Actually, I agree with you on a number of fronts. Their thesis, proximity to Stanford, and ability to network and work with a specific and high potential cohort of potential entrepreneurs may well be a win. I’m intrigued (but from my own digging; not from the initial article). I don’t fault anyone for investing in the fund with such a thesis, irrespective of who the partners are or how old they are. I’m also not making a point about the age of the partners — success can come at all stages of life and their youth may well be an advantage of their thesis.
One caveat though. You mention the analogy of 3 Stanford grads raising cash for the startup venture…The average cost to launch a startup is around $30,000 according to the Kauffman Foundation. Data from the Global Entrepreneurship Monitor show that more than 80% of funding for new businesses comes from personal savings and friends and family. Something not evenly accessible by every potential entrepeneur. Again, we’re reinforcing the myth that entrepreneurs are somehow different in their DNA, when in fact access to resources (money, pedigree and connections) are key.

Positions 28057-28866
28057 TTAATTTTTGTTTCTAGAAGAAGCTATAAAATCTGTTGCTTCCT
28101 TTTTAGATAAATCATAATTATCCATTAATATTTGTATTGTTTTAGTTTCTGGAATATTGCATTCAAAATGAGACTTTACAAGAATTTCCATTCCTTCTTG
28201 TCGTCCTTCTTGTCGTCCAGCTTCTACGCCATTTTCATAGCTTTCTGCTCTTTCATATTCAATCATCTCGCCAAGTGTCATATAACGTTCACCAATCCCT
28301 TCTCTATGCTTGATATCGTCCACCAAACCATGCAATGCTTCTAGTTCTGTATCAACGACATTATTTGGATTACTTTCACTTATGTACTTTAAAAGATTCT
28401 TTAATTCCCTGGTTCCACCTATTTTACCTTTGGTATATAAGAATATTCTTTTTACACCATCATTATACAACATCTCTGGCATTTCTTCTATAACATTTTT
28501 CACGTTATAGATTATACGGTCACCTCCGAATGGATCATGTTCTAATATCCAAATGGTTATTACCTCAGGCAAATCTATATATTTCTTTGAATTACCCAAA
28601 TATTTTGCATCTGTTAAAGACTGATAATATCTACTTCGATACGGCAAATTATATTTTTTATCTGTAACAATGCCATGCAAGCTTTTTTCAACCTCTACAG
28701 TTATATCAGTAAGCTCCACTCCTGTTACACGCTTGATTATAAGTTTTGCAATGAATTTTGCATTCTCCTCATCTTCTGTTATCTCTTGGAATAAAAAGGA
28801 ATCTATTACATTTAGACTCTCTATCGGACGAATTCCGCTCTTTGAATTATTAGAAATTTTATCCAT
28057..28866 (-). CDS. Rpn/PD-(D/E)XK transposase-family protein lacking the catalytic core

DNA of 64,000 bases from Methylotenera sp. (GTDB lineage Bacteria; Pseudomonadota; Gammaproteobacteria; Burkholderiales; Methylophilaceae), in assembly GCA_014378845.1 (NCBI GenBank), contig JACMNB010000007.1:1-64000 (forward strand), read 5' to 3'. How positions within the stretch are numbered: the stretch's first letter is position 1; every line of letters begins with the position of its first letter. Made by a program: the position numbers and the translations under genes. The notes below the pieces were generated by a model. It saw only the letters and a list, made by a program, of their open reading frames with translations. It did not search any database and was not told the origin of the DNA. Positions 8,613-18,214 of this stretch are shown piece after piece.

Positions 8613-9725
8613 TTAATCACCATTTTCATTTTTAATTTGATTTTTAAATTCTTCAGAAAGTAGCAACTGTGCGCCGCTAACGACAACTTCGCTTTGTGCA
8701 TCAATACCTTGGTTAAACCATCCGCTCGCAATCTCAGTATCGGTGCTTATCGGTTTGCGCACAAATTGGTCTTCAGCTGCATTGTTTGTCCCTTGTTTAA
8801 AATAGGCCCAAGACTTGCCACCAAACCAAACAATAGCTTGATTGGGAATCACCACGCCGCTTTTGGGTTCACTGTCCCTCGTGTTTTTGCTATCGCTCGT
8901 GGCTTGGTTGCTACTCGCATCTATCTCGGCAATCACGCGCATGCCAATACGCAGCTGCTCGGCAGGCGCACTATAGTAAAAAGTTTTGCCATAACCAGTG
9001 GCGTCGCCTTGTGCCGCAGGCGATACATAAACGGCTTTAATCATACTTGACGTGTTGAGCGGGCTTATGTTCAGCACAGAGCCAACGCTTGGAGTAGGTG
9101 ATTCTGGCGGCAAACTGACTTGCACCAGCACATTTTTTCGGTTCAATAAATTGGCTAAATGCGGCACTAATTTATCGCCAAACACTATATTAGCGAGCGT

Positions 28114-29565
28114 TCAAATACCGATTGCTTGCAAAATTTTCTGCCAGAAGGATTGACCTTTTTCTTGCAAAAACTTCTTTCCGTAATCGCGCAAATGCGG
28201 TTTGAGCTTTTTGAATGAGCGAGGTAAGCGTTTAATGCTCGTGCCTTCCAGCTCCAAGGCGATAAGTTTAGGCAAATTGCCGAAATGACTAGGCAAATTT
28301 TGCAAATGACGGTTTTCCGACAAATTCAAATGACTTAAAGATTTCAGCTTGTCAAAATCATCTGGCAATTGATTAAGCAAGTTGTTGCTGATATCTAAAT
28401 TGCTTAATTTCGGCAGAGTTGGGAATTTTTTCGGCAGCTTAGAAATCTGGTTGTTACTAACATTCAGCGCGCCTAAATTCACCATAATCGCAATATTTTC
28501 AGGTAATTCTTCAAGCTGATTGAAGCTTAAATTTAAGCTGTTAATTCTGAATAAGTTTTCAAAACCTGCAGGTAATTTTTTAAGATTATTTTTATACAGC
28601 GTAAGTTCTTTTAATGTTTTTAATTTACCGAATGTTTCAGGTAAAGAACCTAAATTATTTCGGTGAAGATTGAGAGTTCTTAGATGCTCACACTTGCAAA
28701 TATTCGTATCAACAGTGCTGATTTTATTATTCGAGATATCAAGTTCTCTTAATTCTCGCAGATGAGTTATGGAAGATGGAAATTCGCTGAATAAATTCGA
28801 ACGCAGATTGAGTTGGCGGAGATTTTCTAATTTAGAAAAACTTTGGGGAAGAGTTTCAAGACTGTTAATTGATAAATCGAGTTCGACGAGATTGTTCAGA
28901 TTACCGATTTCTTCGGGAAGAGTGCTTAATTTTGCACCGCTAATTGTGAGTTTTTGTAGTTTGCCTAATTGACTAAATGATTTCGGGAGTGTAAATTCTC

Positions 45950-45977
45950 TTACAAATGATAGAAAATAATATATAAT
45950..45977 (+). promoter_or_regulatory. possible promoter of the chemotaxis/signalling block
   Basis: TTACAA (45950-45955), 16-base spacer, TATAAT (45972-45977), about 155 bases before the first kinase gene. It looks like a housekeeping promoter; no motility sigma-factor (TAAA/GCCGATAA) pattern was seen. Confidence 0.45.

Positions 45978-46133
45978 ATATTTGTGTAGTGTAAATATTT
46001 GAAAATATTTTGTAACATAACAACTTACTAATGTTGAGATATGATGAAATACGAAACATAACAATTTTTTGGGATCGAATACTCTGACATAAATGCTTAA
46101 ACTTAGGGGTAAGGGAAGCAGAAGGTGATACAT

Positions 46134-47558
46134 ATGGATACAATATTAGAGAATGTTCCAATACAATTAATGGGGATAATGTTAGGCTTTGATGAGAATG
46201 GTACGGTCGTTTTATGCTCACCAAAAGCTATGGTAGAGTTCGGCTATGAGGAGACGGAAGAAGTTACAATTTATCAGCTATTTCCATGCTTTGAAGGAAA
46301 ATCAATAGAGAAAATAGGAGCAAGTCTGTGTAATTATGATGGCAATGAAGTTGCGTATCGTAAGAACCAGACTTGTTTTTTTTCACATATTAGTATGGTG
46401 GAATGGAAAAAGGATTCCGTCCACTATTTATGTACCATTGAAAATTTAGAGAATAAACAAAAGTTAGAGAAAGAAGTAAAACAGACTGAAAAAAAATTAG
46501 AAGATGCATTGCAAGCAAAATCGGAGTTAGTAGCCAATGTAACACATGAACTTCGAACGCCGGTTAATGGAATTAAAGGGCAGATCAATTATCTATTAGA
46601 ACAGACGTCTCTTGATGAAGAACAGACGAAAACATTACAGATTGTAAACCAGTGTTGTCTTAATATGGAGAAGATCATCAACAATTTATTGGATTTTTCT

Setting that aside, my point really is about the reporting, not the fund itself (or the partners). The story of the fund by itself could be a really compelling story. The story as told does a disservice to young people itching to find a way to get into the game, but who lack some of the access to resources neglected in this story. Add the irony of the headline about “dad’s industry” screams to be called out.